Fig. 2

EDX analysis of the Pd/SWCNTs@MOF-199 nanocomposite

X-ray diffraction (XRD) characterization of nanocomposite

The X-ray diffraction pattern of the MOF-199 is illustrated in Fig. 3A. The peaks between 10° and 20° are related to cubic crystalline structure of MOF-199, which is consistent with previous reports [34]. The peaks at 37° and 43° are related to Cu2O impurities, but their intensities are very low related to main peaks of the MOF-199, which confirm that the purity of the MOF is reasonable. Figure 3B shows the XRD pattern of the Pd/SWCNT@MOF-199. In this pattern the main peak of Cu3(BTC)2 at 11.68° corresponds to plane (2 2 2) reflection is not changed after modification, which indicates that the crystal structure of MOF-199 after modification has not changed. The peaks at 40.2° and 46.5° with the relative intensity of 10–15 % are related to the reflection of cubic unit cells of Pd.
Fig. 3

XRD pattern of MOF-199 (A) and Pd/SWCNT@MOF-199 (B)

Thermogravimetric analysis

Thermal stability of MOF-199 in the air atmosphere was analysed with thermal gravimetric analysis (TGA). Figure 4a illustrates that this compound is stable up to 300 °C. The weight loss is observed in two stages. The first stage (25–240 °C) is related to removal of water molecules from pores, and the solvent molecules trapped in the MOF structure during synthesis. In this stage a 22.15 % weight loss was observed. At the second stage degradation of OH groups and portion of organic frameworks at 300–350 °C occurred, which is responsible for a 46.50 % weight loss. Copper oxides are probably the final remaining products at higher temperatures. Figure 4b shows the TGA diagram for the Pd/SWCNT@MOF-199. As illustrated in this figure the thermal stability of the composite is slightly better than MOF-199, which may be due to the presence of hydrophobic carbon nanotubes in its structure.
Fig. 4

TGA thermograms of MOF-199 (solid line), and Pd/SWCNT@MOF-199 (dashed line)

Determination of nitrogen adsorption–desorption isotherms

Figure 5a shows the N2 adsorption–desorption isotherm of MOF-199, which according to IUPAC classification corresponds to type I isotherm. This isotherm indicates that the available porosity is in micrometer dimensions. Achieving to level off conditions and saturation at relatively low pressures emphasizes that the sample is microporous. At partial pressures near 1 atm some increase in adsorption is observed, which is related to accumulation of the existing porosities in the framework at relatively high pressures. Initial filling of porosities at low pressures in logarithmic scales represents that the porosities are small and there is an effective interaction between MOF and N2. In addition, negligible hysteresis loop in adsorption/desorption isotherm shows that most of holes are in the microporous range.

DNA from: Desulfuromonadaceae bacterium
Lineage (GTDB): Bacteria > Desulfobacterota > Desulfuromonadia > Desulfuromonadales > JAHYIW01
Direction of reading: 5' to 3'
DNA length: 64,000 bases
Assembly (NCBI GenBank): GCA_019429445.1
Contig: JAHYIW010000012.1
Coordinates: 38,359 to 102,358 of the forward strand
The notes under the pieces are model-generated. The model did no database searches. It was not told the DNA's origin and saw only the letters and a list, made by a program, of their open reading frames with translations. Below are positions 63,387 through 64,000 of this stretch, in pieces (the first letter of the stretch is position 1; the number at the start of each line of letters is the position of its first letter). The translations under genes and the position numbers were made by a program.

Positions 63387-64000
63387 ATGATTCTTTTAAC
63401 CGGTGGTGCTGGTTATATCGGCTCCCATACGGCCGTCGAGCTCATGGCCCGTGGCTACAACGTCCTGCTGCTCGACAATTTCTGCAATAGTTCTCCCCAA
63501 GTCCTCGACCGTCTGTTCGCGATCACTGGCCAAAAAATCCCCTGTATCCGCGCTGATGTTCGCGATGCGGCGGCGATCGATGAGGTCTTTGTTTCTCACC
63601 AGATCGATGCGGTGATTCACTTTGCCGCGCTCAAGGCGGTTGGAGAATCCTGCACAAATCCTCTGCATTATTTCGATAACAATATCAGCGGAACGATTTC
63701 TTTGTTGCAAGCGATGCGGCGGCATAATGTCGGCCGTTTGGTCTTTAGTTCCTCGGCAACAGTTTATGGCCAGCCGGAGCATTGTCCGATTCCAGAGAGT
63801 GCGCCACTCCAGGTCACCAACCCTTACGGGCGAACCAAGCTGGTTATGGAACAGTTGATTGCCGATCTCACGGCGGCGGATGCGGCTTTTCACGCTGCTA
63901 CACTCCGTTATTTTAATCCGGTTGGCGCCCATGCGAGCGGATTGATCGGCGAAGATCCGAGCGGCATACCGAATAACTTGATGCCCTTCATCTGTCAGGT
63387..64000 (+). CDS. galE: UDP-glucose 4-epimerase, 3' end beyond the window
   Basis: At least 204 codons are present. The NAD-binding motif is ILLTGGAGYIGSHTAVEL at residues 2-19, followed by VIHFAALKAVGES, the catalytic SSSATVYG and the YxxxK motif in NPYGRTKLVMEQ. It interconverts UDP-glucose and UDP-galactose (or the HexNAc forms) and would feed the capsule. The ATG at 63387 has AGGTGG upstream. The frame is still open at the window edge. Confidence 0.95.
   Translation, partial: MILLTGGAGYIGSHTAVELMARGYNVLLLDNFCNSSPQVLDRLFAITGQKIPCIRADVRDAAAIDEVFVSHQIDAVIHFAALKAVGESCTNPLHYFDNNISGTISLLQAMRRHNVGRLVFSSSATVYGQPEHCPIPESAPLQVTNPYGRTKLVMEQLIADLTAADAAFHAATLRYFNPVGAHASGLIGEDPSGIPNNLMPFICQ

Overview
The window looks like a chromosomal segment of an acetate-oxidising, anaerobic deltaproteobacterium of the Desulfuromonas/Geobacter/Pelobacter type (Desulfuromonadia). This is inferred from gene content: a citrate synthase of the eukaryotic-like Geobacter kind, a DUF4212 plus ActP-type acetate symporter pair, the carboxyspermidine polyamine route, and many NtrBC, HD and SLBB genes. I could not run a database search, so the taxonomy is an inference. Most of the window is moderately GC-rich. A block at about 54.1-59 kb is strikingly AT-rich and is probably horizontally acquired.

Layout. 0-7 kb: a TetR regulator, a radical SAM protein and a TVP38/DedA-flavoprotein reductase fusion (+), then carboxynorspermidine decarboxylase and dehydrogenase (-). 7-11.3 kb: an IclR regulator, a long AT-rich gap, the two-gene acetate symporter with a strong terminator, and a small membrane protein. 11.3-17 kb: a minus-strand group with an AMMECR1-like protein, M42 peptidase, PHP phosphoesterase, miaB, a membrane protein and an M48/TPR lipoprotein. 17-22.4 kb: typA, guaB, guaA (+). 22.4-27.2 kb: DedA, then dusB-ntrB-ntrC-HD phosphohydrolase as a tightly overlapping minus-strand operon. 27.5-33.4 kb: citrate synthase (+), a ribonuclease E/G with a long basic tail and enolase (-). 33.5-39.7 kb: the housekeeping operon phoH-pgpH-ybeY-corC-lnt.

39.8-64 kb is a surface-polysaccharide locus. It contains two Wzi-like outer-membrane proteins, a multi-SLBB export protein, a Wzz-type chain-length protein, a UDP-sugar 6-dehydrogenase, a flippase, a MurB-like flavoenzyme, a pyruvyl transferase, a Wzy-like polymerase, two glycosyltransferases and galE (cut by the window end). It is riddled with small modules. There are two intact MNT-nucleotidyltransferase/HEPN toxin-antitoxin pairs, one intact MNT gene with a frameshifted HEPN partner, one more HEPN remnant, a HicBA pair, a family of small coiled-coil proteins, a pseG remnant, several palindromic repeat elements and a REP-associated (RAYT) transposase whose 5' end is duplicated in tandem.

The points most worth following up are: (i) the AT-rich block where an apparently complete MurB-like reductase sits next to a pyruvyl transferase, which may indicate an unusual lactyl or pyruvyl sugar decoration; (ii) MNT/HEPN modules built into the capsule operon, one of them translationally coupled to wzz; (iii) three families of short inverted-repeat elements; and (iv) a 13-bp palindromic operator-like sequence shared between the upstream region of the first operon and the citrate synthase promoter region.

Fig. 5

Adsorption-desorption analysis at 77 K for MOF-199 (a), and Pd/SWCNT@MOF-199 (b)

Figure 5b shows the N2 adsorption–desorption isotherm of Pd/SWCNT@MOF-199. Results show that MOF modification with Pd does not change the microporous structure of MOF, but as expected the surface area is slightly decreased. Table 1 summarizes the results of these experiments.
Table 1

The structure data of the pores for MOF-199 and Pd/SWCNT@MOF-199 with adsorption–desorption analysis


Vp (cm3 g−1)

d spacing (nm)

ABET (m2 g−1)









Electrochemical hydrogen evolution reaction on Pd/SWCNTs@MOF-199 modified CPE

Electrochemical studies showed that Pd/SWCNTs@ MOF-199 is a good electrocatalyst for HER. Therefore, for further study, some important parameters including electrocatalyst amounts in the electrode composition, paraffin binder and electrolyte pH were optimized.

The catalyst amount

For optimization of the catalyst amount, various percentages of Pd/SWCNTs@MOF-199 were added to the paste composition, while the paraffin percent was kept constant at 15 %. At these compositions 20 successive cyclic voltammograms (CVs) with the scan rate of 100 mV s−1 at the potential range of 1.2 to −1 V were applied on the electrodes in 2 M sulphuric acid solution. At potential of −1 V the current density of the HER (j), which could be interpreted as the hydrogen production rate, was measured. The result of this study is summarized in Fig. 6. According to Fig. 6 it is obvious that the j value increasing is a direct consequence of increasing amount of catalyst. However, for catalyst amounts greater than 30 % the paste consolidation decreased, so 30 % was used for the rest of experiments.
Fig. 6

The effect of catalyst amount on the HER performance. At each composition 20 successive CVs were applied and the j value at the last cycle was measured at −1 V (scan rate 100 mV s−1, 15 % binder and 2 M sulphuric acid as supporting electrolyte, each point is the average of 3–5 measurements)